• 10. DISASTER • A disaster is a natural or man-made (or technological) hazard resulting in an event of substantial extent causing significant physical damage or destruction, loss of life, or drastic change to the environment. A disaster can be ostensively defined as any tragic event stemming from events such as earthquakes, floods, catastrophic accidents, fires, or explosions. It is a phenomenon that can cause damage to life and property and destroy the economic, social and cultural life of people. • In contemporary academia, disasters are seen as the consequence of inappropriately managed risk. These risks are the product of a combination of both hazard/s and vulnerability. Hazards that strike in areas with low vulnerability will never become disasters, as is the case in uninhabited regions. 11
  • 11. DISASTER …Continued 12 CLASSIFICATIONS Natural Disaster  A natural disaster is a consequence when a natural hazard affects humans and/or the built environment. Human vulnerability, and lack of appropriate emergency management, leads to financial, environmental, or human impact. The resulting loss depends on the capacity of the population to support or resist the disaster: their resilience. This understanding is concentrated in the formulation: "disasters occur when hazards meet vulnerability". A natural hazard will hence never result in a natural disaster in areas without vulnerability.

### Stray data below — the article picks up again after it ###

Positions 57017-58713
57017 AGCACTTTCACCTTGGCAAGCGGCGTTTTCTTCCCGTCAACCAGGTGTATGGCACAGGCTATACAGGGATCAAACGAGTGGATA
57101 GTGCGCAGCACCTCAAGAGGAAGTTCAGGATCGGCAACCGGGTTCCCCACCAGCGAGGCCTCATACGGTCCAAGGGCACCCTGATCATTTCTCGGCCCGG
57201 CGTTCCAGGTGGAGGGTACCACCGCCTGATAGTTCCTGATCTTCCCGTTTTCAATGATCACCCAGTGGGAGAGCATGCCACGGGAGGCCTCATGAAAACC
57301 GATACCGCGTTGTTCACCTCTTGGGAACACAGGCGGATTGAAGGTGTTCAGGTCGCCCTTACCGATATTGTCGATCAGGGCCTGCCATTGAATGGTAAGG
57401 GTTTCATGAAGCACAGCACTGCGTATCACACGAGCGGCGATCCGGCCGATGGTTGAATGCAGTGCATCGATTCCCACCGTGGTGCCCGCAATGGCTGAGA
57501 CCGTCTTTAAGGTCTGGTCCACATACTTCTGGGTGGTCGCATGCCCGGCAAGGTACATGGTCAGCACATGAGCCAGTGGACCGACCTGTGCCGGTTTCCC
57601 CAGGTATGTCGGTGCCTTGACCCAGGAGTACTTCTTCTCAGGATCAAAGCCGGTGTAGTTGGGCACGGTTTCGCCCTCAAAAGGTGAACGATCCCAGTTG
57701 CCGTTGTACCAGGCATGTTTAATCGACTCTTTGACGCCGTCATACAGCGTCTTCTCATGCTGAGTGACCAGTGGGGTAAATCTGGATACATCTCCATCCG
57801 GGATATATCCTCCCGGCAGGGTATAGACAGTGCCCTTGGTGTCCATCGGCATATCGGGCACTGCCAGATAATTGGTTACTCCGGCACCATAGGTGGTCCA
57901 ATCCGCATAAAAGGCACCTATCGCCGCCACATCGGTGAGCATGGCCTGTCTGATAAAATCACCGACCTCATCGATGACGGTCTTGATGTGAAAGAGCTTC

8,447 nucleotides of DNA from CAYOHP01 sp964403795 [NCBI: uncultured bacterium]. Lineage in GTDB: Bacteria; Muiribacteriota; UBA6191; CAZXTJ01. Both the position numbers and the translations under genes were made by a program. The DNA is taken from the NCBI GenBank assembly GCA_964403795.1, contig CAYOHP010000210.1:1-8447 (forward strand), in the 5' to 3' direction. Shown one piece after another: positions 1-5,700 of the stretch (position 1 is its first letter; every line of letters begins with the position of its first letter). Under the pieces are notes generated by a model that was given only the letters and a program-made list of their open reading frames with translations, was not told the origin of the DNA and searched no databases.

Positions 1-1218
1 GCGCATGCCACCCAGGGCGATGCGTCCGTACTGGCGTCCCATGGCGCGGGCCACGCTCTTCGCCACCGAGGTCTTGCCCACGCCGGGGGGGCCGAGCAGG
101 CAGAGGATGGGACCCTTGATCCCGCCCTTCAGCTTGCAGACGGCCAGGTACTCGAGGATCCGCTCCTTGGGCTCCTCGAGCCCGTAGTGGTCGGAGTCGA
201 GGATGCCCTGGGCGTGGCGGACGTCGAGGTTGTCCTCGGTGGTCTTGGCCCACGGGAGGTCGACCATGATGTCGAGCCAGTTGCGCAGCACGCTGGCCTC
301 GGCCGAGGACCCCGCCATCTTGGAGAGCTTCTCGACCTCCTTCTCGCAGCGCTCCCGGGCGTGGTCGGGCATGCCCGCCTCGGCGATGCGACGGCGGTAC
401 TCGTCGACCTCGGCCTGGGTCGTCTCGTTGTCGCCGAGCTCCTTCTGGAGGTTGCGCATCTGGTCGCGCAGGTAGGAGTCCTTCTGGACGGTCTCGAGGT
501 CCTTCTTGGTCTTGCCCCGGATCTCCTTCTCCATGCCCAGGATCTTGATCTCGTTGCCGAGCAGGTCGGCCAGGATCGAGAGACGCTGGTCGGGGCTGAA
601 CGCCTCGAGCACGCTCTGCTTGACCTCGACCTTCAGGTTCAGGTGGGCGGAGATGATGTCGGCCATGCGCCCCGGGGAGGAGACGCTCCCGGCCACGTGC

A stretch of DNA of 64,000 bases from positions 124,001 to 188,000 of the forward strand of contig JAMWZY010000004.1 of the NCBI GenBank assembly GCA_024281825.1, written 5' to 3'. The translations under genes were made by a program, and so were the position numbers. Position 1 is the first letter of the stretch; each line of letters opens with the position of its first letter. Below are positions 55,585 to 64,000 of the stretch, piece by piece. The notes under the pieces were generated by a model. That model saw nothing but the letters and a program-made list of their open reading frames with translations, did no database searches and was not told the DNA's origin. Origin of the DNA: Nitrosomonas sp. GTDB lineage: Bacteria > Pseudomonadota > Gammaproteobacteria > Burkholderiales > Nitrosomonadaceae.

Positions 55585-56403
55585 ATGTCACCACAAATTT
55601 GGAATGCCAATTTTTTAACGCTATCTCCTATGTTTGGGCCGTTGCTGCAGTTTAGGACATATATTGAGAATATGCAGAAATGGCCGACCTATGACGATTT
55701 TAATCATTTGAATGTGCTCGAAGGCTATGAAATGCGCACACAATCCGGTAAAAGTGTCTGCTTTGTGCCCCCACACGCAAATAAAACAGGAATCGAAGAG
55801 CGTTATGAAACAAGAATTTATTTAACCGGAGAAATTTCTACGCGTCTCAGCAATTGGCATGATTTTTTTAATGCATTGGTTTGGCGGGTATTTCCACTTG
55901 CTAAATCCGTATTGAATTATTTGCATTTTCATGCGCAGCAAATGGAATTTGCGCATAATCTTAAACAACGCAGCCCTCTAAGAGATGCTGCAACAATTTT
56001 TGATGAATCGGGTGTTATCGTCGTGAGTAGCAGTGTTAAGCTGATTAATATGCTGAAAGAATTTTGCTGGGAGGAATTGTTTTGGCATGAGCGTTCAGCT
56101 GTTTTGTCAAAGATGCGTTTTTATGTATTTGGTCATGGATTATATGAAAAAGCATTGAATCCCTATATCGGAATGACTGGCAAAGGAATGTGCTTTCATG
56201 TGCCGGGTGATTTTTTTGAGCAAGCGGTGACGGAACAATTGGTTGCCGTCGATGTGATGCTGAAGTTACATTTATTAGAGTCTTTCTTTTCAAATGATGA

• 12. DISASTER …Continued 13 CLASSIFICATIONS Man-made or Human Induced Disaster  Man-made disasters are the consequence of technological or human hazards. Examples include stampedes, fires, transport accidents, industrial accidents, oil spills and nuclear explosions/radiation. War and deliberate attacks may also be put in this category. As with natural hazards, man-made hazards are events that have not happened, for instance terrorism. Man-made disasters are examples of specific cases where man-made hazards have become reality in an event